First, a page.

Back in 2002, the beloved cartoon Hey Arnold! left fans with a gargantuan cliffhanger: What happened to its titular character’s parents after they were last seen on a jungle excursion? Hey Arnold!: The Jungle Movie premieres on November 23, and, hopefully, it’ll provide nostalgic fans with the family reunion Arnold dreamed of in the show—or with some closure, at the very least.
To celebrate the film’s release, Reebok trainer and coach at Solace New York, Andrew Mariani, developed a bodyweight workout that’s sure to spark some nostalgia with its fun, Hey Arnold!-themed exercise names. “It was honestly one of my favorite shows,” says Mariani. “I always got caught up in the stories. I even played it on-demand in my dorm room in college a couple times.”
Inspired by one of the show’s most notable locations—Stoop Kid’s stoop—he programmed a tough workout that you can do on your own stoop, sans equipment.
“Use the stoop and your bodyweight to simulate movements you can do at a gym where you have equipment at your disposal, such as barbells, weights, and dumbbells,” Mariani says. “You can basically work the same muscle groups as you would with those pieces of equipment by using everyday objects or environments, such as a stoop, in your workout.”
Keeping it fresh and switching the location of your workout also works your muscles in new ways, according to Mariani. “Exercising in different environments and using your bodyweight vs. equipment will challenge your body to work in a different way than it’s used to and create positive change,” he says.
Although we’re sure you’re not afraid to leave your stoop, you can add variety to your workout program or sneak a workout in during the holidays with this equipment-free routine.
To channel your inner Stoop Kid and make some gains, perform 3-5 rounds of the following moves:
Exercise 1: Football Head pushups (elevated pushups) (10 reps)
Directions: Place hands shoulder-width apart on one of the higher steps of the stoop. Perform a pushup—making sure to keep your hips, knees, and toes in line, and your core tight.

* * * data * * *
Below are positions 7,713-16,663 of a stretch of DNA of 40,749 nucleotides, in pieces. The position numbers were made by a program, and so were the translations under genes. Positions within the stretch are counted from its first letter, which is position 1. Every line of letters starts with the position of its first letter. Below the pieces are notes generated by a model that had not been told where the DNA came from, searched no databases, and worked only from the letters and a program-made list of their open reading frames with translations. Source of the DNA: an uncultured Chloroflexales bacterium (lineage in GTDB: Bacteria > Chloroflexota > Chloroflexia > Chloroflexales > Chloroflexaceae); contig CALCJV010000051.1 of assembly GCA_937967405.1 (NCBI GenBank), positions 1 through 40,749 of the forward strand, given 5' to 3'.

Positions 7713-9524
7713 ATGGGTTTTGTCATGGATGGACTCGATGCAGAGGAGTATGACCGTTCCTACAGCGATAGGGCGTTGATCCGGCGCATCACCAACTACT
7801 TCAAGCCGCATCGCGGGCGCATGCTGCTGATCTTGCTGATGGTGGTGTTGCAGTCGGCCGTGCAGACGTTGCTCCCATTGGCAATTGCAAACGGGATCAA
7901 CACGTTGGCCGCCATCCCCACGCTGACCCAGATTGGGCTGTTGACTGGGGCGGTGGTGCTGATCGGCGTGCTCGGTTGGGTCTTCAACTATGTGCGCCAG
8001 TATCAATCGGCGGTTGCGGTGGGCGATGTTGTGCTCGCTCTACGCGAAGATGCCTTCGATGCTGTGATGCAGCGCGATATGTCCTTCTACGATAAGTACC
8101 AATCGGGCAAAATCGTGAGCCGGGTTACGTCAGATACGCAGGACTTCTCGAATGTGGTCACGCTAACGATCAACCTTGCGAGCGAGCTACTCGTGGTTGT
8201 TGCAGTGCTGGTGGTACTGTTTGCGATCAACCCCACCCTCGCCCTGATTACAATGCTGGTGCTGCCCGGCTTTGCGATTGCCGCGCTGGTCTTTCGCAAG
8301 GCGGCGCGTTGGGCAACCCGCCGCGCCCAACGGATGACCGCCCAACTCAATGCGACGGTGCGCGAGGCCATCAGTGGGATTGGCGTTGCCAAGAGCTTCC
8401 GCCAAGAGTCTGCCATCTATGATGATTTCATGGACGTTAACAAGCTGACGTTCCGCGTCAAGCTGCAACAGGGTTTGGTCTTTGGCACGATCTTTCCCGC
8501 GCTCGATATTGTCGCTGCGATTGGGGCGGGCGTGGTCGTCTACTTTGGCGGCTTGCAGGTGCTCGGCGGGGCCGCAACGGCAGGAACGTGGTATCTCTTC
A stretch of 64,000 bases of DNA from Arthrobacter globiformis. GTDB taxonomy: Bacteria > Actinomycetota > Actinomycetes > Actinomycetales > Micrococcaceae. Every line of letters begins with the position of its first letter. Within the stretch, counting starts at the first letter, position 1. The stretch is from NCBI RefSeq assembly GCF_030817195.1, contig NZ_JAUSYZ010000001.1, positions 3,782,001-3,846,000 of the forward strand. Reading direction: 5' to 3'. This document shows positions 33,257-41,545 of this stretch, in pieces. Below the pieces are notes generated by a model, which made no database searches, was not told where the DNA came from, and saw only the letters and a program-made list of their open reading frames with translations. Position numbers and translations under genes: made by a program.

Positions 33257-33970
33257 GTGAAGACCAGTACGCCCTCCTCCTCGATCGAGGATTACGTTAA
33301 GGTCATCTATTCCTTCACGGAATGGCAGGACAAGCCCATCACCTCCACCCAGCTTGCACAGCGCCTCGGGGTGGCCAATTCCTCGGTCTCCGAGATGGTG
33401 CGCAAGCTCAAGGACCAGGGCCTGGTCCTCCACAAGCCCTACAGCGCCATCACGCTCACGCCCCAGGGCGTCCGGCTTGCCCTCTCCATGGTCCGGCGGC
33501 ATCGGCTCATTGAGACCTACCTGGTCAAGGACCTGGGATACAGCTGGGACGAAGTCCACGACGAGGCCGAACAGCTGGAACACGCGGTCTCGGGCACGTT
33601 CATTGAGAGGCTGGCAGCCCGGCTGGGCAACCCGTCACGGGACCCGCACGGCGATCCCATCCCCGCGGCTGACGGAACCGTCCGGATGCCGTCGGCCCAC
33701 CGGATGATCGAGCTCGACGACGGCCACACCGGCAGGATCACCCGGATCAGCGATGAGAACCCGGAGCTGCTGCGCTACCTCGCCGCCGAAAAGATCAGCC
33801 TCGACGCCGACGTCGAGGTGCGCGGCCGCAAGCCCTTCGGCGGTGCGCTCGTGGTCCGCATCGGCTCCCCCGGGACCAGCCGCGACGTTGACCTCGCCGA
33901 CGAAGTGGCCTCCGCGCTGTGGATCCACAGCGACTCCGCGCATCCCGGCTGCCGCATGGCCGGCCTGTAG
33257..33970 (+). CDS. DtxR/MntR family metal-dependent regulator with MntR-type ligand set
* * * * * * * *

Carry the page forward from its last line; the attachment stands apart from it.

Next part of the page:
Exercise 2: Neighborhood foot-elevated pushups (10 reps)
Directions: Place hands shoulder-width apart on the ground in front of the stoop with your feet on one of the steps. Perform a pushup, making sure to keep your hips, knees, and toes in line, and your core tight.
Exercise 3: Shortman single-leg stepups (20 reps)
Directions: Place one leg at the bottom of the stoop and the other leg two steps up, with your knee bent. Step up, raising your knee above the step. Then, bring that leg back down to its original position. For added momentum, bend the opposite arm while you step.
Exercise 4: “Whatever you say” triceps dips (10 reps)
Directions: Place hands shoulder-width apart on a high step of the stoop, with your legs extended straight out, touching the sidewalk in front of the stoop. Keeping your back close to the stoop, bend your elbows to lower your body toward the ground. Once your elbows are at a right angle, push up to return to the starting position.
Exercise 5: San Lorenzo elevated mountain climbers (20 reps)
Directions: Start in an extended plank position with your hands resting on a higher step of the stoop and your feet on the sidewalk. Bring your knee up toward your chest while keeping your body in as straight a line as possible. Return to the starting position, and repeat the movement with your opposite leg.
Exercise 6: Beeper King split squats (10 reps each leg)
Directions: With your feet hip-width apart, place the instep of your rear foot on one of the steps. Lower your hips toward the floor so that your rear knee comes close to the floor. Pause, and drive through your front heel to return to the starting position.
Exercise 7: P.S. 118 pistol squats (10 reps)
Directions: Stand on the second step of the stoop with one leg planted firmly and the other foot extended slightly out in front. Push your hips backwards and bend into a squat on the standing leg, keeping the extended leg out in front and off the ground throughout the movement. Raise back up to the original position, never letting the extended foot hit the ground.